Information For Patients
- What is Sarcoidosis
- Symptoms of Sarcoidosis
- Course of the disease
- Support Resources for Patients and Families
- Search links to the Medical Literature on sarcoidosis
- Health Information Searches
Much of the material explaining sarcoidosis and its treatment is abstracted from online information provided by the National Institutes of Health. See the complete reference here.
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What is Sarcoidosis?
Sarcoidosis is a systemic granulomatous disease of unknown etiology that primarily affects the lung, although multi-organ involvement frequently occurs.
Sarcoidosis (sar”koi-do’sis) involves inflammation that produces tiny lumps of cells in various organs in your body. The lumps are called granulomas (gran”u-lo’mahs) because they look like grains of sugar or sand. They are very small and can be seen only with a microscope. These tiny granulomas can grow and clump together, making many large and small groups of lumps. If many granulomas form in an organ, they can affect how the organ works. This can cause symptoms of sarcoidosis.
Sarcoidosis is not a form of cancer.
Sarcoidosis was identified in the late 1860s. Since then, scientists have developed better tests to diagnose it and made advances in treating it.
Sarcoidosis almost always occurs in more than one organ at a time. Sarcoidosis can occur in almost any part of your body, although it usually affects some organs more than others. It usually starts in one of two places:
Sarcoidosis also often affects your:
Less often, sarcoidosis affects your:
Rarely, sarcoidosis affects other organs, including your:
Symptoms of Sarcoidosis
Sarcoidosis has an active and a nonactive phase:
- In the active phase, the granulomas form and grow. In this phase, symptoms can develop, and scar tissue can form in the organs where the granulomas occur.
- In the nonactive phase, the inflammation goes down, and the granulomas stay the same size or shrink. But the scars may remain and cause symptoms.
The course of the disease varies greatly among people.
- In many people, sarcoidosis is mild. The inflammation that causes the granulomas may get better on its own. The granulomas may stop growing or shrink. Symptoms may go away within a few years.
- In some people, the inflammation remains but doesn’t get worse. You may also have symptoms or flare-ups and need treatment every now and then.
- In other people, sarcoidosis slowly gets worse over the years and can cause permanent organ damage. Although treatment can help, sarcoidosis may leave scar tissue in the lungs, skin, eyes, or other organs. The scar tissue can affect how the organs work. Treatment usually does not affect scar tissue.
Changes in sarcoidosis usually occur slowly (e.g., over months). Sarcoidosis does not usually cause sudden illness. However, some symptoms may occur suddenly. They include:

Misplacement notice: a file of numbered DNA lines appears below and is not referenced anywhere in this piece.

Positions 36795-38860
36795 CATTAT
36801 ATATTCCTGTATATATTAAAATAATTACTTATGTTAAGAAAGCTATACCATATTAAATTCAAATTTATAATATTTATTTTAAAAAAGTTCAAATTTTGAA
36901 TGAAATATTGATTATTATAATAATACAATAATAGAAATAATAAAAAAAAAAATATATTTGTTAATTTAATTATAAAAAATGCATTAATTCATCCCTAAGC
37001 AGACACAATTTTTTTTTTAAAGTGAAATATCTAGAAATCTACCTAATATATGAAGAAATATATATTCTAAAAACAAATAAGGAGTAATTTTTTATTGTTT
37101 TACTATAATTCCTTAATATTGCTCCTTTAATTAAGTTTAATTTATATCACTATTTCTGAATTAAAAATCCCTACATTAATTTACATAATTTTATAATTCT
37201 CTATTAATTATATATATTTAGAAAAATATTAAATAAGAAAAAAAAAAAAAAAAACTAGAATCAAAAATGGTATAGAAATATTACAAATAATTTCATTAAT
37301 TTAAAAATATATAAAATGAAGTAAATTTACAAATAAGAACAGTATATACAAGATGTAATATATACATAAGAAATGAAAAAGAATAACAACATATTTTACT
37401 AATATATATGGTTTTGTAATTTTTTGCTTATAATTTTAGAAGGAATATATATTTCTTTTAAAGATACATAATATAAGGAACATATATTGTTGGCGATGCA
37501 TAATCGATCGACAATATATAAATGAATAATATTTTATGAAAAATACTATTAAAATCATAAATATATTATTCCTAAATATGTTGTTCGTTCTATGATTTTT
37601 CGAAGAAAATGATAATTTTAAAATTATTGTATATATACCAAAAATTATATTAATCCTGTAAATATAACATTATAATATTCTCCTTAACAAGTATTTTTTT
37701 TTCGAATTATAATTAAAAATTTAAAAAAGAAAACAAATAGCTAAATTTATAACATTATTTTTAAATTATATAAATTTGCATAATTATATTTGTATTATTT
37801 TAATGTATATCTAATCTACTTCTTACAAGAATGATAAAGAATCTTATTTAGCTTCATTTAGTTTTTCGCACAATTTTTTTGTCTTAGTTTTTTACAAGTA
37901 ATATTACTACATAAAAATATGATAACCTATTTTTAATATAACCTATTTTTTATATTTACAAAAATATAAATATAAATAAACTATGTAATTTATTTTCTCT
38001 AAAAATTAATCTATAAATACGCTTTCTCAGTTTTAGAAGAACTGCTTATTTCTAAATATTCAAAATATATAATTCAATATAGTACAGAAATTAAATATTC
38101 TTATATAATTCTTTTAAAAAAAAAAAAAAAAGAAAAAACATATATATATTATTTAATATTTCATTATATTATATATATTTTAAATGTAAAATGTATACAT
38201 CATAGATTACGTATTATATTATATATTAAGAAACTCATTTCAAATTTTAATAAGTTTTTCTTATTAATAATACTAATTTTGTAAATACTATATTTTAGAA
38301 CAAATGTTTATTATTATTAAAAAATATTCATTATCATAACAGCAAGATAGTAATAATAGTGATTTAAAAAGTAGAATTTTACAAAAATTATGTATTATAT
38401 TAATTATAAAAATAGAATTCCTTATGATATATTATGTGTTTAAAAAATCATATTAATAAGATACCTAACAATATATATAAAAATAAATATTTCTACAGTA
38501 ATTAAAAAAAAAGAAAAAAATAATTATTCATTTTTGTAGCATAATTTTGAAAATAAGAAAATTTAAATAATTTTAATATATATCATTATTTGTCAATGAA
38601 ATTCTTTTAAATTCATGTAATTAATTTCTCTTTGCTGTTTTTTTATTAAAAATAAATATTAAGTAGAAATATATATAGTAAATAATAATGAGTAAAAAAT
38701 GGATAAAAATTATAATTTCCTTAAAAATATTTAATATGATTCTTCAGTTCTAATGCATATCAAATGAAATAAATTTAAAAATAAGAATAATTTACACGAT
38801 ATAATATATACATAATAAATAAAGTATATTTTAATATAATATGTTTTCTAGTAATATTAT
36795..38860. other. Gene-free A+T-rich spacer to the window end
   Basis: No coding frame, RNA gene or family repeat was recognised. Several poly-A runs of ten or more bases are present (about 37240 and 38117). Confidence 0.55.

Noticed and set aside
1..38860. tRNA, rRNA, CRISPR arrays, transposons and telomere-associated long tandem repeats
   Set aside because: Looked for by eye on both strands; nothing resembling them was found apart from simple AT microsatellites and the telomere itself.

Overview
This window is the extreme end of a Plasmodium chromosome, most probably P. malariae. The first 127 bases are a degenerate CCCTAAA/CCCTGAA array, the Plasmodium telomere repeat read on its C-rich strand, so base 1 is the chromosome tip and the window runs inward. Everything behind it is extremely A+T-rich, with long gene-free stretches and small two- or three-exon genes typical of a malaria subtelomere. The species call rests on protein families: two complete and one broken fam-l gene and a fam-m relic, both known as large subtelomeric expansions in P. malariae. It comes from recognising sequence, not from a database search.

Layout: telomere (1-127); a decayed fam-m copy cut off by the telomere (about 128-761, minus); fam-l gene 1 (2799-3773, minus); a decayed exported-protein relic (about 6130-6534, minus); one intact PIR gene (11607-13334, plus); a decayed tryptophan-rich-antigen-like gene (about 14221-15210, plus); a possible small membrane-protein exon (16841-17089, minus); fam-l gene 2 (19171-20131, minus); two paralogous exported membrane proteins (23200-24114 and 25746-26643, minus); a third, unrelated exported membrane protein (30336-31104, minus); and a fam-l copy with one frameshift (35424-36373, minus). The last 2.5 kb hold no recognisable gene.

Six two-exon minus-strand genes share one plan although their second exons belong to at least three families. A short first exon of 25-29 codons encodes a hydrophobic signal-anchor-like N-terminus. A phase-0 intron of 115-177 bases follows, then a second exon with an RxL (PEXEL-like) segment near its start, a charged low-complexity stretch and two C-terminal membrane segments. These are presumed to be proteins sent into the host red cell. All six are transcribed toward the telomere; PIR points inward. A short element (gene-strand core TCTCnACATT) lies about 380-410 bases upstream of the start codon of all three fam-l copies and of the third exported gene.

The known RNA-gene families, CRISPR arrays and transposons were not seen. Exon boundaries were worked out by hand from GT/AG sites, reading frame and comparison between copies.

- Disturbed heart rhythms
- Arthritis in the ankles
- Eye symptoms
In some cases, eye symptoms may be the only symptom of sarcoidosis.
In some serious cases in which vital organs are affected, sarcoidosis can result in death.
There is no known way to prevent sarcoidosis.
Sarcoidosis was once thought to be an uncommon condition. It’s now known to affect tens of thousands of people throughout the United States. Because many people who have sarcoidosis have no symptoms, it’s hard to know how many people have the condition.
Because of the many uncertainties about the pathogenesis, course, and management of sarcoidosis, the National Heart, Lung, and Blood Institute convened a working group to identify future research directions and opportunities for sarcoidosis. These include developing a tissue bank, using novel methods to identify genetic factors, studying the immunopathogenesis with human tissue and animal models, exploring new approaches to diagnose and manage disease, and, finally, conducting randomized controlled trials to assess new therapies.
The Boston University School of Medicine has ongoing research into sarcoidosis and other lung disorders.
Support Resources for Patients and Families
List of Support Groups for Sarcoid Patients and their Families
Ocular Sarcoidosis: Uveitis Online Support Group
Search the Medical Literature: Sarcoidosis and Its Treatment
This section is designed to help you search the medical literature using the resources of the National Library of Medicine. Use the links below to browse the medical literature on sarcoidosis and its treatment, or create your own searches by going to PubMed.gov.
- Lit search: Sarcoid disease (all articles)
- Lit search: Sarcoid disease in children
- Lit search: Treatment of sarcoidosis
Organ Specific Literature Searches
- Lit search: Sarcoidosis and the lungs
- Lit search: Sarcoidosis and lymph nodes in the chest cavity
- Lit search: Sarcoidosis and the eyes
- Lit search: Sarcoidosis and the skin
- Lit search: Sarcoidosis and the liver
- Lit search: Sarcoidosis and the spleen
- Lit search: Sarcoidosis and the brain
- Lit search: Sarcoidosis and nervous system
- Lit search: Sarcoidosis and the heart
- Lit search: Sarcoidosis and the tear glands
- Lit search: Sarcoidosis and the salivary glands
- Lit search: Sarcoidosis and bones and joints
- Lit search: Sarcoidosis and the thyroid gland
- Lit search: Sarcoidosis and the breasts
- Lit search: Sarcoidosis and the kidneys
- Lit search: Sarcoidosis and the reproductive organs
Health Information, Medications, Diseases and Information Sheets
Use this link to search hundreds of data bases maintained by the National Institutes of Health. Links to Health Information, Medications, Diseases and Information sheets.